City plans migrant shelter at converted LIC office building

A few years ago, owners of a Long Island City building converted it from a century-old warehouse to a modern office with floor-to-ceiling windows and large connected terraces. But they could not find tenants for its 171,000 square feet. Now they have cut a deal with New York City to house migrants there.

The city is opening a large-scale shelter for asylum seekers at 4711 Austell Place in the Queens neighborhood, according to Crain’s. The city announced its occupancy of the vacant office building on Wednesday, but didn’t specify if the shelter would take up the entire five-story property.

In a case of unfortunate timing, the owners converted the property in 2020 as the pandemic boosted industrial sites and sank office buildings. Since its conversion, the building, owned by an LLC based in New Jersey, has sat empty.

The property had been purchased by one of Normandy Real Estate Partners’ private funds. Columbia Property Trust acquired Normandy in 2019 and managed the Austell Place property on behalf of the fund for a time, but that ended when PIMCO took Columbia private and disposed of the legacy funds to a team led by former Normandy executives.

The Adams administration said the humanitarian relief center would initially welcome 330 single men. At full capacity, the property would host nearly 1,000 migrants.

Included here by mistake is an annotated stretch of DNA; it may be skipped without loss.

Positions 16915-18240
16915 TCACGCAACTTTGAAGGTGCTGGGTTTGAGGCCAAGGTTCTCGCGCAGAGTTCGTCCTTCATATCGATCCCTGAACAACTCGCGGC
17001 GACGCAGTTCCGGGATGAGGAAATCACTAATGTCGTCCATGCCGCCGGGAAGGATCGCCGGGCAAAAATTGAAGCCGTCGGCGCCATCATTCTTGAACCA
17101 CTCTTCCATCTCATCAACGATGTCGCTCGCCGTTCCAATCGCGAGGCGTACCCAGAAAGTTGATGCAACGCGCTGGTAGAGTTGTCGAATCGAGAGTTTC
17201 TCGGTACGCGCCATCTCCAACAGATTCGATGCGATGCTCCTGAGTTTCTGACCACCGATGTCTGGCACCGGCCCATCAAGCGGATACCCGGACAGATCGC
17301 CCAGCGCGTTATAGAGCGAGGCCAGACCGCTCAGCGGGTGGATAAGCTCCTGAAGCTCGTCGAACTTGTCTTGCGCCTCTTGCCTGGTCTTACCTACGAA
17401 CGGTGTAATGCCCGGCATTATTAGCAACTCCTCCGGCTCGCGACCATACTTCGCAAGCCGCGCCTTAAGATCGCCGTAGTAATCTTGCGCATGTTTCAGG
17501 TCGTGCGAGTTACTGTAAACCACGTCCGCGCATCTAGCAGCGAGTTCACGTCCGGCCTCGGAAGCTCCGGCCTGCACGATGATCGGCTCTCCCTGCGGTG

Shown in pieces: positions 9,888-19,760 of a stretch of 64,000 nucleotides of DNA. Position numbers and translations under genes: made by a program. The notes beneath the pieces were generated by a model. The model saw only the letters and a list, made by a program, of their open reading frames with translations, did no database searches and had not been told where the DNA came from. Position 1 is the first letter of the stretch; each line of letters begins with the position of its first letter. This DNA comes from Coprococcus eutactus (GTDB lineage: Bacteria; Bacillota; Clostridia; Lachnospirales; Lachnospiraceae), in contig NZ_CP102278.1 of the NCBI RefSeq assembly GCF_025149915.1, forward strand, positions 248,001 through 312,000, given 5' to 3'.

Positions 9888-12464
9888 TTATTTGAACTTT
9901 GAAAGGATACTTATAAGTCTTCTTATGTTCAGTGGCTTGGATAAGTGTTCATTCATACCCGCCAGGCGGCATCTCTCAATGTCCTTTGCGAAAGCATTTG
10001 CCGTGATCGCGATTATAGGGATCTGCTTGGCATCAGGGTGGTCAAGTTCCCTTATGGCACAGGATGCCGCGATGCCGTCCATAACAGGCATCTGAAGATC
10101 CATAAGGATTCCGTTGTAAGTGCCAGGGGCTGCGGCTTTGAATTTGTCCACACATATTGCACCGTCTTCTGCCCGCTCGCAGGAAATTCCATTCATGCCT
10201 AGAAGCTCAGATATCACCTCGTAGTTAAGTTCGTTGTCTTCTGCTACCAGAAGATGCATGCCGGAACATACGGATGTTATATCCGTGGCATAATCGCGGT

Since last spring, more than 110,000 migrants have poured into New York City, a majority of whom remain in the city’s care, according to Deputy Mayor Anne Williams-Isom. The Long Island City property will become the 16th large-scale migrant shelter. There are more than 200 smaller, emergency shelters as well.

The city did not immediately respond to a request for comment from The Real Deal about 4711 Austell Place.

As the migrant crisis escalates, the city is seeking space of all kinds to house asylum seekers. Several hotels decimated by the pandemic have been transformed into migrant centers, as have underutilized spaces such as Randalls Island and the Creedmoor Psychiatric Center in Queens.

Migrant shelters could benefit owners with few options for their properties. In the summer, the city leased the Roosevelt Hotel from the nation of Pakistan, agreeing to pay $220 million over three years.

The long-term effect on properties remains to be seen. Last month, Reza Merchant’s The Collective sold a hotel in Long Island City for $35.7 million — 38 percent below the purchase price from four years earlier — as the property is converted into a migrant shelter.

Correction: An earlier version of this story misstated the ownership of 4711 Austell Place.

Holden Walter-Warner

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